In addition, information about powers of attorney, guardianship and administration, medical treatment and future planning is available on the OPA external website in 17 of the most common community languages.

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4. About this Submission

4.1   A Human Rights Approach

This submission applies a human rights approach that:

  • holds that all people with disability have the right to enjoy equality of opportunity and to effectively participate in, and be fully included in, society
  • recognises that most challenges experienced by people with disability are a result of disabling systems and environments, rather than being due to an inherent ‘lack’ in the individual
  • considers impairment as an expected dimension of human diversity
  • seeks for people with disability to be supported and resourced to have the capabilities to lead a dignifying and flourishing life.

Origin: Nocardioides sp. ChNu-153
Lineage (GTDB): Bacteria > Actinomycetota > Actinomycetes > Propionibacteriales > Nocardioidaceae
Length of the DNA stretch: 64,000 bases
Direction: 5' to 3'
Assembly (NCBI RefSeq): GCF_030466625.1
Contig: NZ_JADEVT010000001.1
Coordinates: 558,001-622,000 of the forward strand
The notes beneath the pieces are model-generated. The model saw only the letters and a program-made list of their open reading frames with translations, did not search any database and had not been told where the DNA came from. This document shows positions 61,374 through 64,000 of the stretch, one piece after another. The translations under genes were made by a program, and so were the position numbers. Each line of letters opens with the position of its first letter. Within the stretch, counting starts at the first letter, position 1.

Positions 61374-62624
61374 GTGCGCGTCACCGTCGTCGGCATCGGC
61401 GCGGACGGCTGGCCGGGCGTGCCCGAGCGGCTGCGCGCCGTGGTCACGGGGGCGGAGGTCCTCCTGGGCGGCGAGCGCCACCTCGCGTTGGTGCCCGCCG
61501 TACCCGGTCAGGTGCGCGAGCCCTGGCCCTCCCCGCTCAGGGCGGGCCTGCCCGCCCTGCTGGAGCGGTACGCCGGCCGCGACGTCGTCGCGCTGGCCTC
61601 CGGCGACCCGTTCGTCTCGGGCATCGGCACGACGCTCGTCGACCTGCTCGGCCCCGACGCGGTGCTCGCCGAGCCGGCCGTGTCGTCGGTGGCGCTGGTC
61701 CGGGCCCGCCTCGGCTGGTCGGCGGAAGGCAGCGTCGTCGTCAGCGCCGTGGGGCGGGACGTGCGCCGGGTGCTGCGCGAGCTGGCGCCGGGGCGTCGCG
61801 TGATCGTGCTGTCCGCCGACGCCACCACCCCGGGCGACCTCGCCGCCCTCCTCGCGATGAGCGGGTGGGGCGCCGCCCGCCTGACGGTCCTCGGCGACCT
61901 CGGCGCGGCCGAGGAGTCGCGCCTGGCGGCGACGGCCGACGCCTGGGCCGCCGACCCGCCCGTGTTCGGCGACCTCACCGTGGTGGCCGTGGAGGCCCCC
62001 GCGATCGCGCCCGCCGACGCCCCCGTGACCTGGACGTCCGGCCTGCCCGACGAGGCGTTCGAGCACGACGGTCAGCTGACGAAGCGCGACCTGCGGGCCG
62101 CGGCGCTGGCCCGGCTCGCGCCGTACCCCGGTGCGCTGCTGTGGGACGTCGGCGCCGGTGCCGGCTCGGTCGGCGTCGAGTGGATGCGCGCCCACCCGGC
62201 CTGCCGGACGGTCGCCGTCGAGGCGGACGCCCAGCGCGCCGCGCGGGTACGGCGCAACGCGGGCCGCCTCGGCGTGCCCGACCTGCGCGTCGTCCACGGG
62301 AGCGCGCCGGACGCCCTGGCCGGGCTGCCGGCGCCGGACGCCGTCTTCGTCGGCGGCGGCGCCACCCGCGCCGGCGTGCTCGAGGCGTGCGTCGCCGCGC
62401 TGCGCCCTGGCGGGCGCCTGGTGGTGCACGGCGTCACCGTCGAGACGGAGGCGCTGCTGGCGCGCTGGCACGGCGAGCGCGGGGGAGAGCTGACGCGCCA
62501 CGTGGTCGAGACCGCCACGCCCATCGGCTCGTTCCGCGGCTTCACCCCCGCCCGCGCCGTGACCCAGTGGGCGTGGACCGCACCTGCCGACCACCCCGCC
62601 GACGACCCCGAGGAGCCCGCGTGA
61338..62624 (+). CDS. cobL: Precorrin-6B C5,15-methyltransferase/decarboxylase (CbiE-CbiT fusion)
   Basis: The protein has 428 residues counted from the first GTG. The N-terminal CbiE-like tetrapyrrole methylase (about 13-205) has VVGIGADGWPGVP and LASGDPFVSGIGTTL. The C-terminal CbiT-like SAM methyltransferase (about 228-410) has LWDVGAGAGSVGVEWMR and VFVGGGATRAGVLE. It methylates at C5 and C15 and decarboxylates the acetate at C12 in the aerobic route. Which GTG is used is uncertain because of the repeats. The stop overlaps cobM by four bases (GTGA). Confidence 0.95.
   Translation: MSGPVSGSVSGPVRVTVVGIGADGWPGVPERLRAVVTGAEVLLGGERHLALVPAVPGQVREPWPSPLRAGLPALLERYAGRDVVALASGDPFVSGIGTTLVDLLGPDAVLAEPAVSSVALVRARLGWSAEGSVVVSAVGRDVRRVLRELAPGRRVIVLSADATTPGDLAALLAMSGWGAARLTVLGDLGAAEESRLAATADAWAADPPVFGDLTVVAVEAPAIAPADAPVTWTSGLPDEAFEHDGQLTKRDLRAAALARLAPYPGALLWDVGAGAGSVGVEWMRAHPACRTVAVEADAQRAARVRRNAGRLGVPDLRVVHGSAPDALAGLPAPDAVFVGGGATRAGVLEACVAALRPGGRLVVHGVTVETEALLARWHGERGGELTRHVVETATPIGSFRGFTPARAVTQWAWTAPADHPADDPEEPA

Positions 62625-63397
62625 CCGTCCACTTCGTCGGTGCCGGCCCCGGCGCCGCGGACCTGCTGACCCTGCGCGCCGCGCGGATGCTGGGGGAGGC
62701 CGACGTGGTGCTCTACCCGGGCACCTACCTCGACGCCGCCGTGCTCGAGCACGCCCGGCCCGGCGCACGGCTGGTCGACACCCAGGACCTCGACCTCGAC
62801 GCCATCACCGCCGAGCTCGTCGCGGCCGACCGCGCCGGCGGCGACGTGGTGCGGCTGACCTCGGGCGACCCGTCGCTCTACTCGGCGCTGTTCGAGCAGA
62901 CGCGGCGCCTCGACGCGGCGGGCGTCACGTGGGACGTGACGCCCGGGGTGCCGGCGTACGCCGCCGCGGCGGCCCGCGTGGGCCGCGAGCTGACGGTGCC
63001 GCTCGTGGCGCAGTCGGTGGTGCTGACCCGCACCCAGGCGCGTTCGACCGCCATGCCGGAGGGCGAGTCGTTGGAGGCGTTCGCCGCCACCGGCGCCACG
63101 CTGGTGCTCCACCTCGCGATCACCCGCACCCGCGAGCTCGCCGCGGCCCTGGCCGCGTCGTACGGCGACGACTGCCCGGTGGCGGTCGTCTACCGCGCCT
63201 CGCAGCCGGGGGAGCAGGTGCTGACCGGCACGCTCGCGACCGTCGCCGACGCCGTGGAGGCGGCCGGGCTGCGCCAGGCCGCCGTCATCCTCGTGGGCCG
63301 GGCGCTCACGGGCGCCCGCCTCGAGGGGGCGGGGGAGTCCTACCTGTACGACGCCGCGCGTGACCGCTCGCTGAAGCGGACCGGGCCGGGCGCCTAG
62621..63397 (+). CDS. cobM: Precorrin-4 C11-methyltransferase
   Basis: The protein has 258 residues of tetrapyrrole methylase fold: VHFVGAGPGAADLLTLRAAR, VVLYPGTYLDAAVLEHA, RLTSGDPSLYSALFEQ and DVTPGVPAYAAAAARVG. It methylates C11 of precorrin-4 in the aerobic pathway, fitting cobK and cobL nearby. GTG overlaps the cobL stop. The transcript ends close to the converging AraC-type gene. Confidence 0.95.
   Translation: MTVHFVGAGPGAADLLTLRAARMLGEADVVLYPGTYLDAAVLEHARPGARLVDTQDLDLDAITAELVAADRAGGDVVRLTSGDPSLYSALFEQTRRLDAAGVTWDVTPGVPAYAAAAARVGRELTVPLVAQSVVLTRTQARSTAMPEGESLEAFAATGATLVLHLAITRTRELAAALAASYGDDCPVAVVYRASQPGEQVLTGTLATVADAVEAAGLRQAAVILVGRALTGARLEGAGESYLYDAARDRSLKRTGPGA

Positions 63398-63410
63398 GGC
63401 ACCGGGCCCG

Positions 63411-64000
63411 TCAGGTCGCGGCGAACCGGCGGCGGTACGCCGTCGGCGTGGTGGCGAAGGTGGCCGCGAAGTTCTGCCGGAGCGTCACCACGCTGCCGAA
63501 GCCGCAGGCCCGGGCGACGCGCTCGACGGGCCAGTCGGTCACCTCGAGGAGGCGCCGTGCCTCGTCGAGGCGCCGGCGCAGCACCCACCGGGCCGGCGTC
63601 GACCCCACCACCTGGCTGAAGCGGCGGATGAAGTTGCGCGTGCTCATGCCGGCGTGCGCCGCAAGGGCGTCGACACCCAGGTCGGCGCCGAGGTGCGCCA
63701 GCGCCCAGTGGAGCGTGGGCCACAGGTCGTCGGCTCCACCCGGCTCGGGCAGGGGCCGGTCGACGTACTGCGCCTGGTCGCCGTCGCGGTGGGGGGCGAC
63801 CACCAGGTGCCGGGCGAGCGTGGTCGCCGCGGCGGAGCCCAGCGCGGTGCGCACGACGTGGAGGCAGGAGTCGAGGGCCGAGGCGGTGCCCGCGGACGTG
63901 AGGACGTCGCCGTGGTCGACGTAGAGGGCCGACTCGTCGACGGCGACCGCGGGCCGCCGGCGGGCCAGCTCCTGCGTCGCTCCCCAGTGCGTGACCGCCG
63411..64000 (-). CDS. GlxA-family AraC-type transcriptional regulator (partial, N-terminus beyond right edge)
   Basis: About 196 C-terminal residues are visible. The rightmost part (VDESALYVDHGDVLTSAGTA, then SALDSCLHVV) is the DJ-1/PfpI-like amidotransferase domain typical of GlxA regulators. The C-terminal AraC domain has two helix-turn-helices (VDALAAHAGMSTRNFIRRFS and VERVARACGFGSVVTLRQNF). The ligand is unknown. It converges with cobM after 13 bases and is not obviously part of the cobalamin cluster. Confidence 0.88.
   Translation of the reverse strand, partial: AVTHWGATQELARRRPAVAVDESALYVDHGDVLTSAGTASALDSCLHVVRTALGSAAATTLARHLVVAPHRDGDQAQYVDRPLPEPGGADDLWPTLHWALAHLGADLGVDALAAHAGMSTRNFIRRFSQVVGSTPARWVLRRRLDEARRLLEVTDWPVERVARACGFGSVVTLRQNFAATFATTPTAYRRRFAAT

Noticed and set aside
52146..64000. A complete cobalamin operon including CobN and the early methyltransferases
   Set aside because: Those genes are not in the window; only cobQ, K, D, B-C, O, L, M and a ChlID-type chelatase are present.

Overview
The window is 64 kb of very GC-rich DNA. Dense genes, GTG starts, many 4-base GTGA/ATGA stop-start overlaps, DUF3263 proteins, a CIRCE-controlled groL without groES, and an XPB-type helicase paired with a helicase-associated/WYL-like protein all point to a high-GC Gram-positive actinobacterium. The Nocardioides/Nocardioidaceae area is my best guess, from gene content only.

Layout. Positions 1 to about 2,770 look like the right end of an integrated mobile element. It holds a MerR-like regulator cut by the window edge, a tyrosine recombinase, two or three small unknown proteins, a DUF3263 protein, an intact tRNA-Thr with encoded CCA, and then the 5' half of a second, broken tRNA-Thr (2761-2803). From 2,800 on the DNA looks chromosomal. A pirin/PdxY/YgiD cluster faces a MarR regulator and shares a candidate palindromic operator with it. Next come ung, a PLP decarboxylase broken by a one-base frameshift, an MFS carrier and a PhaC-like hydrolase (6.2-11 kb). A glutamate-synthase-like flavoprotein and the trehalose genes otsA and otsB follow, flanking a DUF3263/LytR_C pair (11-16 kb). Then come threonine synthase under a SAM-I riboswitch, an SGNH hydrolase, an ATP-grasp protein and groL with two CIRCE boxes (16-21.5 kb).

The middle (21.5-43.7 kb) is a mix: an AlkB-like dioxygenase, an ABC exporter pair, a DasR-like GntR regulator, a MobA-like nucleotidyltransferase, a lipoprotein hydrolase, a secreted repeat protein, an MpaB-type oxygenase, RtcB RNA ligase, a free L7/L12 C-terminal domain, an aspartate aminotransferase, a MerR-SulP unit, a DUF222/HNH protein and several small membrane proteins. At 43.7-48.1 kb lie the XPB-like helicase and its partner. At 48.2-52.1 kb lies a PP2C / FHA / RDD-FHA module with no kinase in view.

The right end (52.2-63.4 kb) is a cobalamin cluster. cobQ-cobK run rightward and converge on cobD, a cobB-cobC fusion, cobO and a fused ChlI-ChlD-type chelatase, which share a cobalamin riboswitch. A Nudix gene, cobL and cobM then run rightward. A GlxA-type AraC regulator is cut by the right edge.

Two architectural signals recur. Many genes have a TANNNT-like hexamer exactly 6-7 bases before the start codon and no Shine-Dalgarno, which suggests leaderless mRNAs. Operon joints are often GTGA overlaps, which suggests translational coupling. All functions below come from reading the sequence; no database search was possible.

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4.2 The Data

Many of OPA’s clients from CALD backgrounds are over 65 years of age, as previously noted. However, this group will not be the focus of this submission as many of the issues relating to aged CALD people with disability concern the aged care system, which is beyond the scope of this Royal Commission’s terms of reference. Instead, this submission will focus on OPA’s involvement with CALD people with disability under 65 years of age to illustrate the experience of people with disability from CALD backgrounds, who have arrived more recently in Australia.